A key to success in marketing is to have a clear brand strategy — to create an understanding in the marketplace about how your product is different from, and a better value than, another similar product. Without a clear brand strategy, you will not be successful in the marketplace. This holds just as true for job seekers as it does for consumer product marketers.
Back the day, when General Motors was the leading car company not only in America, but in the world, each product line had a unique brand strategy. Chevrolet was the budget model. Pontiac was the fun, sporty model. Oldsmobile was the conservative model for our parents. Cadillac was for the rich. Over time, GM amalgamated all of its models, and you couldn’t tell a Chevy from a Pontiac or an Olds, and even Cadillac dabbled with less expensive models (remember the Cadillac Cimmaron? It was just a re-badged Chevrolet!). They were all parity products build on the same platforms, with the same look and same engines.
The result? Market confusion and a loss of brand identity. So what happened? GM lost its supremacy in the world market. It is not even America’s #1car maker anymore. Pontiac and Oldsmobile have disappeared. GM simply couldn’t compete against the other car makers whose products were easier to define and whose value was more apparent. The same concept holds true for attorney job seekers. How is an employer supposed to tell the difference between legal job applicants who have the same experience in the same practice areas? They can’t. This makes it much tougher for an attorney to prevail against the competition in the job market.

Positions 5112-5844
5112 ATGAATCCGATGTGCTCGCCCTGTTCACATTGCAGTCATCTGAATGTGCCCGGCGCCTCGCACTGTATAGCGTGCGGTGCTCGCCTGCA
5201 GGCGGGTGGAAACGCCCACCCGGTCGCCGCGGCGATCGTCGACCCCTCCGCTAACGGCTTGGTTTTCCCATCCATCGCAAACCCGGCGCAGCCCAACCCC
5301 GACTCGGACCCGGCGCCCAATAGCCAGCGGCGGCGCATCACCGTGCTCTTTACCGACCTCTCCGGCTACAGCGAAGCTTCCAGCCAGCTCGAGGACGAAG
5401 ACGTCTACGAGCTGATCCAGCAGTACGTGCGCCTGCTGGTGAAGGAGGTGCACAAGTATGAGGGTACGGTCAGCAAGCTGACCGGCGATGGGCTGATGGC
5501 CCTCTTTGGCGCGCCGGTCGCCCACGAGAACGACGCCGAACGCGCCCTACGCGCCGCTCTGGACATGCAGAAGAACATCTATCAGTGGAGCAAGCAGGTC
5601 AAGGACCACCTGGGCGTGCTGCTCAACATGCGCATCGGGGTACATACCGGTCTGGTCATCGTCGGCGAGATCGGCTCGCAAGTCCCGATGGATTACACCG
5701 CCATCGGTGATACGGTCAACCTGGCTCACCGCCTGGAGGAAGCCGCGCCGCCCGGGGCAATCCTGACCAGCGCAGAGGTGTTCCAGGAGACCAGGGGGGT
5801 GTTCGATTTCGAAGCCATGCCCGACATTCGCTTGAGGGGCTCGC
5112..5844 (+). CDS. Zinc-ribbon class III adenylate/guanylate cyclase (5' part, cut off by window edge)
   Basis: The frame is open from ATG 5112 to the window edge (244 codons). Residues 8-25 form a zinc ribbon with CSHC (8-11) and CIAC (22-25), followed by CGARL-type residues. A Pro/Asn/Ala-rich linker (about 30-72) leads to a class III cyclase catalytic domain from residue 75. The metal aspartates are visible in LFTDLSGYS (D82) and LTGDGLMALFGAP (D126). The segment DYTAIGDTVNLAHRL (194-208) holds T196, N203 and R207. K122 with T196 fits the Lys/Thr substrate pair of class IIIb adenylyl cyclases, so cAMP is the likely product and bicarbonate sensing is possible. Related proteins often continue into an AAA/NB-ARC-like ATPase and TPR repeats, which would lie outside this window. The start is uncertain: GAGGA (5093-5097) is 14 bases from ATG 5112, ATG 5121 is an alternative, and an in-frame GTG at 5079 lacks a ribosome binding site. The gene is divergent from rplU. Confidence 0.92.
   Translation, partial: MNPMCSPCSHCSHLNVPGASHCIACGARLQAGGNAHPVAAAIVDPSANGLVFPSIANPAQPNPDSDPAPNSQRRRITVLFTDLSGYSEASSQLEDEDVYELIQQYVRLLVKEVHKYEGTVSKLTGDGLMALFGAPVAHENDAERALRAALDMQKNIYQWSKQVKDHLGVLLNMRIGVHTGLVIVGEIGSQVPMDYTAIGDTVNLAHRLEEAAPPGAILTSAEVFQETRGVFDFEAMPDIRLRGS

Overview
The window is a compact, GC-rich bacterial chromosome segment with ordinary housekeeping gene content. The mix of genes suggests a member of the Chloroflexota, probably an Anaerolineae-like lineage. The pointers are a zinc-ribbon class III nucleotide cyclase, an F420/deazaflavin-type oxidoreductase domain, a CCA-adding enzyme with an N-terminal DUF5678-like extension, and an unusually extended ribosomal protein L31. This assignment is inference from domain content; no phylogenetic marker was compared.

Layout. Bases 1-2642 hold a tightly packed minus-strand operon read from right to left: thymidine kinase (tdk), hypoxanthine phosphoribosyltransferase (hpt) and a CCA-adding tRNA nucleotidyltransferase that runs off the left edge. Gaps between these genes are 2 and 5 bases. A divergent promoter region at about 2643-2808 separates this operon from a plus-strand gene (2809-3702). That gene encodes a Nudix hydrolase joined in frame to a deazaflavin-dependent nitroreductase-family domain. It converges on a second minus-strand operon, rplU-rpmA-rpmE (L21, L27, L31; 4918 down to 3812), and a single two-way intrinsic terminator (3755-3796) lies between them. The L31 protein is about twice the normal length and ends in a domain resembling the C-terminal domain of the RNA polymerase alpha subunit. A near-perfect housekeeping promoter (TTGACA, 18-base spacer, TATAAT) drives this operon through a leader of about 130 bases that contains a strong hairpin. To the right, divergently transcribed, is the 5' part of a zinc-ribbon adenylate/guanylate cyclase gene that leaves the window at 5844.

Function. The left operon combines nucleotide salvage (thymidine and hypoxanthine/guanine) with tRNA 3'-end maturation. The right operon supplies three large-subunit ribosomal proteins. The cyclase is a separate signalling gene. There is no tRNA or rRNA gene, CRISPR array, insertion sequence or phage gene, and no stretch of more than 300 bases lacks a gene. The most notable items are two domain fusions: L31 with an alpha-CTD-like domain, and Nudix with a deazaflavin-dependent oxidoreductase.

I have spoken with literally 20,000 attorneys over the last 20 years. That’s about 20 per week, week-in and week-out. They all claim to have the same core skills. What are you good at? Write down 5 or 6 things on a sheet of paper, then come back to this blog article. (roll theme music from “Jeopardy) … OK, ready? Here’s what many of you will have said are your core talents:
6. learning new things quickly
If this is the best you can come up with, you need to do better. There is hardly a lawyer out there who cannot say that they lack any of the talents listed above. You can’t triumph against your competitors if you are making the same claims as they are.
I am not saying that these are not valuable skills. But you need to offer more. A Chevy and a BMW both have four tires and a steering wheel, and both will get you to work in the morning — but which would you rather drive? If you think you are a BMW-level attorney, are you positioning yourself in the market as a Chevy? If so, start doing some serious thinking about your brand strategy so you can gain a competitive edge in the hunt for a new job.